He’s already been sent down to Norfolk once this season — scoring five points in three games for the Admirals — but that stint was brief, and it’ll be interesting how long this current one lasts.

The Ducks are slowly getting healthy, with Mathieu Perreault set to return this weekend and Jakob Silfverberg “getting closer and closer,” according to Boudreau.


Fowler’s ‘finally grown up and now he can play defense,’ says Boudreau


With all the injuries the Ducks have suffered on defense this year — Sheldon Souray and Luca Sbisa most notably — the team has been forced to rely on 21-year-old Cam Fowler more than ever.

And according to head coach Bruce Boudreau, Fowler has been up to the challenge.

“He’s finally grown up and now he can play defense,” Boudreau told the OC Register. “And I don’t mean that in a negative way.

“We’re putting him out in all defensive situations, whereas in the past it would not be that way.”

Fowler, the club’s first-round pick (12th overall) at the 2010 NHL Entry Draft, made the leap from junior to the NHL as a 18-year-old and did it with aplomb, scoring 10 goals and 40 points in 76 games in his rookie campaign.

Of course, Fowler also went an ugly minus-25 that year, had poor possession/shot differential statistics (notably Corsi) and wasn’t trusted in a lot of key defensive moments… which isn’t a good thing for a defenseman.

But three years later — despite not turning 22 ’til December, Fowler has over 200 games of NHL experience — he’s matured into a more all-around blueliner, leading all skaters in TOI per game (23:17) and all Ducks defensemen in points (13).

The noted improvement in his game has Fowler thinking of a possible spot on Team USA for the ’14 Winter Olympics in Sochi. American GM David Poile noted recently that he and his advisers have whittled their defenseman shortlist to 12 — one of which is 19-year-old Preds defenseman Seth Jones — so it stands to reason Fowler could be in the mix of 12, especially since Poile said the best players will go, regardless of age.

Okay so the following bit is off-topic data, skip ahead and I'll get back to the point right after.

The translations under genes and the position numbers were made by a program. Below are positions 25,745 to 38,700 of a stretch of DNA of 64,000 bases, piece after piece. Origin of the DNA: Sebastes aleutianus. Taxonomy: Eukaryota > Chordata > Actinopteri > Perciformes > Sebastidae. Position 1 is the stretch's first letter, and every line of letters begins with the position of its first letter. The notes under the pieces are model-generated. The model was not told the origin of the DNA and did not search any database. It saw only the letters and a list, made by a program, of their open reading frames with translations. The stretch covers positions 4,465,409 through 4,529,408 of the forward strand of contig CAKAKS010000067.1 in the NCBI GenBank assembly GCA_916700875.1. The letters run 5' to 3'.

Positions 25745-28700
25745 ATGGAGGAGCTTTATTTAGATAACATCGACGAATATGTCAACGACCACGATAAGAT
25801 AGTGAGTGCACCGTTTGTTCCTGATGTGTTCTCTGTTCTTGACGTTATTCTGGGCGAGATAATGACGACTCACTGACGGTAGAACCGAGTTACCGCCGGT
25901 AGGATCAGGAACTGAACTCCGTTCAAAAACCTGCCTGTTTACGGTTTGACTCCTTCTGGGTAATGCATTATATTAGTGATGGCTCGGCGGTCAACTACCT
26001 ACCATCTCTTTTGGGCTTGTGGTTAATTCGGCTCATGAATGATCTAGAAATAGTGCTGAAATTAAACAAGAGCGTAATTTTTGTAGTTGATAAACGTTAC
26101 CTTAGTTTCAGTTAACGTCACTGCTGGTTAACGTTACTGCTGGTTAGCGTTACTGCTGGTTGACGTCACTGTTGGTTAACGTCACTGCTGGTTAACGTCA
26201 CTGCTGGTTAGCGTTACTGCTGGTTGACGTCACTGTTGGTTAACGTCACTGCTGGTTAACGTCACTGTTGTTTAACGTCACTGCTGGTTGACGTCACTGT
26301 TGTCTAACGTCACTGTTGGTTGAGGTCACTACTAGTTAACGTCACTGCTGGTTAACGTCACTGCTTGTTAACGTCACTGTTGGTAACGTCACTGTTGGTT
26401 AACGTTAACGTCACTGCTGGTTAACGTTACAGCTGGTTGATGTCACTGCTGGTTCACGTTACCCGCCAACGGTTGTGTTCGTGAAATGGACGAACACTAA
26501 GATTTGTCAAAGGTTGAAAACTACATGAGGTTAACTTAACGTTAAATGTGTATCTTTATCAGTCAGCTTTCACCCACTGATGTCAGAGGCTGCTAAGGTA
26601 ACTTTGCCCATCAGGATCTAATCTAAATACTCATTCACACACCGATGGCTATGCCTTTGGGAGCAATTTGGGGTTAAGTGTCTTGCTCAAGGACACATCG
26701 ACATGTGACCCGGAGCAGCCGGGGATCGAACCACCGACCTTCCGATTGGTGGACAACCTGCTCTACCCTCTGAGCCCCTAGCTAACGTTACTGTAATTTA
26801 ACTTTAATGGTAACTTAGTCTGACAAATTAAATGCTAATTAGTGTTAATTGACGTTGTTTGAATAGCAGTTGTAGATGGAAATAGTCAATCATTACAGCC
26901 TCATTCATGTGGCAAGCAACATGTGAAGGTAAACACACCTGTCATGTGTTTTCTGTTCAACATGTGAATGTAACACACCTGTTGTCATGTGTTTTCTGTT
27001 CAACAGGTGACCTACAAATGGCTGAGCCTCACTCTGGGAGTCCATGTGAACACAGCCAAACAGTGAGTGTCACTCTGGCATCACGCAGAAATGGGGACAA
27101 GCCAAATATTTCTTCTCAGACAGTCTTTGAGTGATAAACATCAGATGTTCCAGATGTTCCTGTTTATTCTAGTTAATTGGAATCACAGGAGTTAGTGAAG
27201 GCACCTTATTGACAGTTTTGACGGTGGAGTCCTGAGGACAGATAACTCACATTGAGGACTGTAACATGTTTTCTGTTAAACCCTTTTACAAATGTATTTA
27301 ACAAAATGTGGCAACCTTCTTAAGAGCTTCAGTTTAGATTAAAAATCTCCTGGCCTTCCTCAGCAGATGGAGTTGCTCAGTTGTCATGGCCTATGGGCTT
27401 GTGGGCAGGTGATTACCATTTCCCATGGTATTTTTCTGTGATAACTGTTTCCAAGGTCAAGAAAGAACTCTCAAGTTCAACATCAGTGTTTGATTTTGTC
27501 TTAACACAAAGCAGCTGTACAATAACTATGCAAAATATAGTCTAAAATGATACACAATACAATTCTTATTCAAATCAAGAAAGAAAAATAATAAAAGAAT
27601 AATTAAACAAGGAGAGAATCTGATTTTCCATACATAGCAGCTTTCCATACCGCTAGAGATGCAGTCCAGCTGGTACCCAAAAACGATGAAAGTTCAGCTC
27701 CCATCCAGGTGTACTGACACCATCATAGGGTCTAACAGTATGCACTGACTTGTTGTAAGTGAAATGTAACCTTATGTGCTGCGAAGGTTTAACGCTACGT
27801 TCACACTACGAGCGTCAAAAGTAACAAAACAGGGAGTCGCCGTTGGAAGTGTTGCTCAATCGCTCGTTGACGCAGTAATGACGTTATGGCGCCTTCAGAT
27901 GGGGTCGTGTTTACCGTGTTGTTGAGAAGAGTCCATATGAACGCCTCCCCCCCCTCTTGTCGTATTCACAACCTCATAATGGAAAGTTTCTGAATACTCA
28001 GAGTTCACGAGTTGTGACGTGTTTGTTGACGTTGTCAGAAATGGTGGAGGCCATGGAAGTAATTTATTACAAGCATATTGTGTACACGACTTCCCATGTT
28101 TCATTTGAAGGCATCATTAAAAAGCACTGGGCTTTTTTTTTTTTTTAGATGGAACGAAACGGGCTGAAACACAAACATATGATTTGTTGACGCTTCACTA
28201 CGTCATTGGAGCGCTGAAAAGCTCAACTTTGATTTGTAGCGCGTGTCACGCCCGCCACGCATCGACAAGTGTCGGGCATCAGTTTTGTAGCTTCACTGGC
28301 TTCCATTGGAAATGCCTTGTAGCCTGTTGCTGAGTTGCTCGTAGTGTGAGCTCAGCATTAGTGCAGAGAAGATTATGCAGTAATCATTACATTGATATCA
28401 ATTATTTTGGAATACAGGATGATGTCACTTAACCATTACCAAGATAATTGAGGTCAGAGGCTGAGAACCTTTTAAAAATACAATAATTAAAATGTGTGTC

Boudreau: Semin’s ‘an enigma, wrapped in something’


Much was made of the complex relationship between Bruce Boudreau and Alex Semin during their time together in Washington.

Now, with the two set to meet tonight — Boudreau’s Ducks take on Semin’s Canes in Carolina — the veteran bench boss tried to explain Semin in classic Boudreauian terms.

“There’s a saying about Alex,” Boudreau said, as per the Raleigh News & Observer. “He’s an enigma wrapped in something, wrapped in something else.”

Boudreau, as straight a shooter as there is, has always been blunt when  in describing Semin, the guy that was both a 40-goal scorer and healthy scratch in Washington. Semin’s play can be erratic and Boudreau has no problem saying it, which led to acrimony and perception the two never got along.

Not exactly accurate, according to Boudreau. (Boudreau actually sold the ‘Canes on signing Semin.)

“[Semin] can show flashes of absolute brilliance one minute,” he explained. “Then you’re going, ‘What are you doing?’ the next.

“But a tremendously skilled player. He can beat you on his own when he’s on.”

Unfortunately for Carolina, Semin hasn’t been on much this season. He has just three goals through 18 games and is on pace for 14, which would be his lowest full-season total since his rookie campaign (Semin scored 13 in last year’s lockout-shortened campaign).

What’s more, his playmaking ability seems to have fallen off as well. He has just five assists this season, a far cry from the 31 he had a year ago. That total placed him second on the team, trailing only captain Eric Staal (who had 35).